Thursday, October 11, 2007

400,000 Palestinians in Lebanon Refugee Camps - Who Cares?

I just read this article in the Boston Globe.

We focus on the brutal treatment by the Government of Israel of the Palestinians in the West Bank, the Palestinians in Gaza, and the Bedouin Israelis.

That leaves little time to be concerned about a mere 400,000 Palestinians living in impoverished refugee camps.

Think about these Palestinians living in refugee camps for 40 years. Think about them raising their children and their children raising their children in abject poverty with no hope for meaningful employment.

A settlement of the conflict - dealing with issues such as the "right of return" or the possibility of resettlement in a Palestinian state - are far from theorectical, political concepts for them.

As the Government of Israel uses delaying and stalling tactics year by year and tolerates violations of international human rights and acts contrary to the values of Judaism, dreaming someday of complete control over a West Bank without Palestians who have been "encouraged" to go somewhere else, I remind Jewish people and others of this excerpt from the Haftarah read on Yom Kippur called Acharey Mos written by Ezekiel ABOUT 400-500 BCE:

“O city that sheddest blood in the midst of thee, that thy time may come and that makest idols unto thyself to defile thee. …therefore have I made thee a reproach unto the nations, and a mocking to all the countries. Those that are near and those that are far from thee, shall mock thee, thou defiled of name and full of tumult. Behold the princes of Israel, every one according to his might, have been in thee to shed blood. In thee have they made light of father and mother; in the midst of thee have they dealt by oppression with the stranger; in thee have they wronged the fatherless and the widow. Thou hast despised My holy things and hast profaned My sabbaths…. In thee have they taken gifts to shed blood; thou hast taken interest and increase, and thou hast greedily gained of thy neighbors by oppression, and hast forgotten Me, saith the Lord God. Behold, therefore, I have smitten My hand at thy dishonest gain which thou hast made and at thy blood which hath been in the midst of thee. And I will scatter thee among the nations, and disperse thee through the countries; and I will consume thy filthiness out of three. And thou shalt be profaned in thyself in the sight of the nations and thou shalt know that I am the Lord.” Ezekiel XXII, 3-8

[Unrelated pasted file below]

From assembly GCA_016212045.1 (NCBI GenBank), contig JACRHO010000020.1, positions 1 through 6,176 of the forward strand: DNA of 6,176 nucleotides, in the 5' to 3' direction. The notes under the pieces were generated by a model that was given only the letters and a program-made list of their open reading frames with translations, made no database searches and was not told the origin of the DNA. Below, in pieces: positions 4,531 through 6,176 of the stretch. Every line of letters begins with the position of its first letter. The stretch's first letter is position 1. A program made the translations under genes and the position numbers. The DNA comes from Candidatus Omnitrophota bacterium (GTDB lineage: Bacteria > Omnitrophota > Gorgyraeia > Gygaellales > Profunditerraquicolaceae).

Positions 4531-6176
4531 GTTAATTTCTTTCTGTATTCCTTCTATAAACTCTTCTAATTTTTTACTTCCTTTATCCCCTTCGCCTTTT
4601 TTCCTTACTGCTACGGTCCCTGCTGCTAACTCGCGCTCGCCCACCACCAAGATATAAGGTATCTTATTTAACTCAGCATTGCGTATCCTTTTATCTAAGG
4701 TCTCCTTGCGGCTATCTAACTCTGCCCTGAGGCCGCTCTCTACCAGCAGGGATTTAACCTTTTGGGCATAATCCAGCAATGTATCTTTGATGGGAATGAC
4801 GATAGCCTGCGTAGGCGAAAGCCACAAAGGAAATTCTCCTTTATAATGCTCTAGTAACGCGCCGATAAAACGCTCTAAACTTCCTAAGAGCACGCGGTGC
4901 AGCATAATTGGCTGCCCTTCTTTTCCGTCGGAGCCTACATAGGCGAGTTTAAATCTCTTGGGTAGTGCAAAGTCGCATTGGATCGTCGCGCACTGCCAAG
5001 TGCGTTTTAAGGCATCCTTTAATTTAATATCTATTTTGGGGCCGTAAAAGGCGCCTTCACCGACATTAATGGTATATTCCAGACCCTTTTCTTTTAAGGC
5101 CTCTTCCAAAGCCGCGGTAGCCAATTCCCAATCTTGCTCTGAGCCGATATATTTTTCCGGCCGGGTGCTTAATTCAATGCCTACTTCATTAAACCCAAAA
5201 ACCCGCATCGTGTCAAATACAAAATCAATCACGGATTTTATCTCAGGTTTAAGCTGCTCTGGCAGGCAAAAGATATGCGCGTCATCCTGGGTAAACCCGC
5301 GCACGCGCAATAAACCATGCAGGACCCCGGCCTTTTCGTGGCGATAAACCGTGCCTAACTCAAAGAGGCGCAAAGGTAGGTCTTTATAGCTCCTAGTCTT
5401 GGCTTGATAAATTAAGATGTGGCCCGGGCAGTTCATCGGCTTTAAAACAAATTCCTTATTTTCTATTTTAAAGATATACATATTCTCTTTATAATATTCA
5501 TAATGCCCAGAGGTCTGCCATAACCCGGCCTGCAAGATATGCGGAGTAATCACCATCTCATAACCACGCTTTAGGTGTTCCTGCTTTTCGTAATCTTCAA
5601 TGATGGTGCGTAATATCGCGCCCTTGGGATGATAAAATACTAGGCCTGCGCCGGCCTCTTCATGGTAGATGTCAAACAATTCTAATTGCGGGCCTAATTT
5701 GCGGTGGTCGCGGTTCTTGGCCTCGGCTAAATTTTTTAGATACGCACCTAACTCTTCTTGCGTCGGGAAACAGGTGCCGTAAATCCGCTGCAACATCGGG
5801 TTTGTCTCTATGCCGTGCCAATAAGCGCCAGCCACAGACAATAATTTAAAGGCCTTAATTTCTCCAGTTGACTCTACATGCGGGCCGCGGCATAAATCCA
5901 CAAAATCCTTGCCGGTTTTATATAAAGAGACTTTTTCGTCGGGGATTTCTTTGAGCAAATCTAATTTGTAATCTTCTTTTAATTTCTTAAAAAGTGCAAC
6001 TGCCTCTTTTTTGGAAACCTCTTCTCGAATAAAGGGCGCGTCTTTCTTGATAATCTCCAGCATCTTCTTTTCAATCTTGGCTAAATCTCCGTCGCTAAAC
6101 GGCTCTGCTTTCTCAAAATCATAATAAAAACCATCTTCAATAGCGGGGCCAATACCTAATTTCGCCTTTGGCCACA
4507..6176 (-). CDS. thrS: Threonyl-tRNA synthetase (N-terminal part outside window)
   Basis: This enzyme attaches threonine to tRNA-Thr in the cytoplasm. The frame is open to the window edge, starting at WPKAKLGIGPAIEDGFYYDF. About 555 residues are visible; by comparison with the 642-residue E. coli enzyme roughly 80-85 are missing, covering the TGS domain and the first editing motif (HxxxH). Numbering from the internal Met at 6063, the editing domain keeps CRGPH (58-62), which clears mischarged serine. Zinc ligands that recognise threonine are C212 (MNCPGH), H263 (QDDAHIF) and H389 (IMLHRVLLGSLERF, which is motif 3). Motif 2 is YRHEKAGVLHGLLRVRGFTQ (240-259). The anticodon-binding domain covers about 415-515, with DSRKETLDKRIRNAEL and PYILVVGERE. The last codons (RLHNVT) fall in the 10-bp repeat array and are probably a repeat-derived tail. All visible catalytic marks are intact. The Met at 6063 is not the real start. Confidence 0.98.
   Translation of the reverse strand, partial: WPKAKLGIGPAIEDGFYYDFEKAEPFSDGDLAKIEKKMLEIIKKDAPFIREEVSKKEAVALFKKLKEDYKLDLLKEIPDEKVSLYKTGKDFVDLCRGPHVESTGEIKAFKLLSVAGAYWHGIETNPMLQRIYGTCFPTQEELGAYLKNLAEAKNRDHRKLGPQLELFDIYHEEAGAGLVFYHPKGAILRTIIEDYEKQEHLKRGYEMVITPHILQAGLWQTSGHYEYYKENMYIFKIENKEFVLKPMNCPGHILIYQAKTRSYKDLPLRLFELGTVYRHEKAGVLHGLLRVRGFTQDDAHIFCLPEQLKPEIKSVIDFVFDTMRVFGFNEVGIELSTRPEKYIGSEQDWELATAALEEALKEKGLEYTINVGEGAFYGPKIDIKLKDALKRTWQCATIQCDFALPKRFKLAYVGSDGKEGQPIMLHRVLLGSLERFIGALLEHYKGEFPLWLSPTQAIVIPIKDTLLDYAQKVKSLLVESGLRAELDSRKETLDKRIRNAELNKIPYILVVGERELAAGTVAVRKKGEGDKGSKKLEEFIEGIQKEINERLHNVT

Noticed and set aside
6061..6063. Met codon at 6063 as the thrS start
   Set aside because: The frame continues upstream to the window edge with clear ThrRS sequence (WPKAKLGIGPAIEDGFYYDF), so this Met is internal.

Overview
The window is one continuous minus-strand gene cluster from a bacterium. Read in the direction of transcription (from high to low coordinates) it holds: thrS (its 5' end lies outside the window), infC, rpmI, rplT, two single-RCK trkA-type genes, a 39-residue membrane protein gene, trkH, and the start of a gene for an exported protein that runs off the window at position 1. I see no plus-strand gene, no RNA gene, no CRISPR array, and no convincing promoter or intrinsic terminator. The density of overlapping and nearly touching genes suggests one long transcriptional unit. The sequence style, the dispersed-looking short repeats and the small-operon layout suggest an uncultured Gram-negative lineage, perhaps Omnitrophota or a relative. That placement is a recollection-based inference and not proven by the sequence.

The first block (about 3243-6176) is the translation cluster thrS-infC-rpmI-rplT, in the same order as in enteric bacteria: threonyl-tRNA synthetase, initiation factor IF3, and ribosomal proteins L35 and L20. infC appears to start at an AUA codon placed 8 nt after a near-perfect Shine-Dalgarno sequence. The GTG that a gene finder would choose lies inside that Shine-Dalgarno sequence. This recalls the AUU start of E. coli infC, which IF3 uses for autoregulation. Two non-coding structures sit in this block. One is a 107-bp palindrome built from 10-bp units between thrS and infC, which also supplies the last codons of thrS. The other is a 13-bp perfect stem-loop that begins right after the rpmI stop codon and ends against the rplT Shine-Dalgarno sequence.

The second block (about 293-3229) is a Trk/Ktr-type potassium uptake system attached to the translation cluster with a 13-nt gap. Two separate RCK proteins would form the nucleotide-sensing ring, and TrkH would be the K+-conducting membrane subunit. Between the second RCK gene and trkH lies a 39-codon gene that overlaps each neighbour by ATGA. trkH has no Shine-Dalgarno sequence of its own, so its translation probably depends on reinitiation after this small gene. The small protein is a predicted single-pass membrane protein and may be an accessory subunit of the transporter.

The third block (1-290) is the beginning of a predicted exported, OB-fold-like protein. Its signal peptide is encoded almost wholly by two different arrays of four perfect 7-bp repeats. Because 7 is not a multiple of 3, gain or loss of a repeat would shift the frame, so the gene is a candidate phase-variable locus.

I do not have a citation to it but I recall a recent global survey that found that the two countries that are the greatest threat to world peace are the United States, of course, and Israel (a "reproach" and a "mocking" for sure).

Palestinian refugees return to camp devastated by militants in Lebanon
By Hussein Dakroub, Associated Press October 11, 2007


They came in buses, cars, and on foot, clutching plastic bags and boxes of food. About 100 Palestinian families become the first of 30,000 displaced people to return to this refugee camp, destroyed in three months of fighting with Islamic militants inspired by Al Qaeda. More are expected to arrive in the coming weeks even before reconstruction begins.

Buses and pickups with mattresses and pillows piled on top and packed with canned food, bottled water, bread, and dates queued at an army checkpoint on a dusty street at the camp's eastern entrance in front of shelled and burned buildings.

Most of the families were returning for the first time to the camp since the army crushed Fatah Islam militants on Sept. 2 after more than three months of heavy fighting. Many did not know whether their homes and shops were still standing.

The government has said it would cost $382.5 million to rebuild the camp, and the United Nations has appealed for $55 million in emergency funding.

Lebanon has about 400,000 Palestinians - mostly refugees who fled after Israel was created in 1948 and their descendants. They live in 12 impoverished camps, including Nahr el-Bared, banned from all but menial jobs and mostly living off UN aid.

The issue is so sensitive that the refugees, and the government, are eager for a quick return to Nahr el-Bared even though large parts are unfit for habitation. The refugees fear being permanently resettled elsewhere in Lebanon as a prelude for a larger Palestinian resettlement, and the government has taken pains to allay their concerns by promising a quick return to Nahr el-Bared.

"I cannot describe my happiness with the return to my home in the camp," said Samira Youssef al-Bani, a veiled 44-year-old mother of 10, seated in a waiting bus. "I am ready to live with my family even in one destroyed room in Nahr el-Bared."

Large parts of the camp, on the outskirts of the northern port city of Tripoli, were destroyed by tank and artillery bombardment and door-to-door fighting. More than 200 militants, 168 soldiers, and about 40 civilians were killed in the worst internal fighting Lebanon has witnessed since the 1975-90 civil war.

The 100 families, who fled to the nearby Beddawi camp, are the first group of about 800 families the Lebanese Army is allowing to return to one section of the camp. About 100 families will return per day, Lebanese military and Palestinian officials said.

The UN Relief and Works Agency for Palestinian Refugees in the Near East handed out leaflets to the returning families warning them against touching unexploded shells. Troops banned journalists and photographers from joining the families.

© Copyright 2007 The New York Times Company

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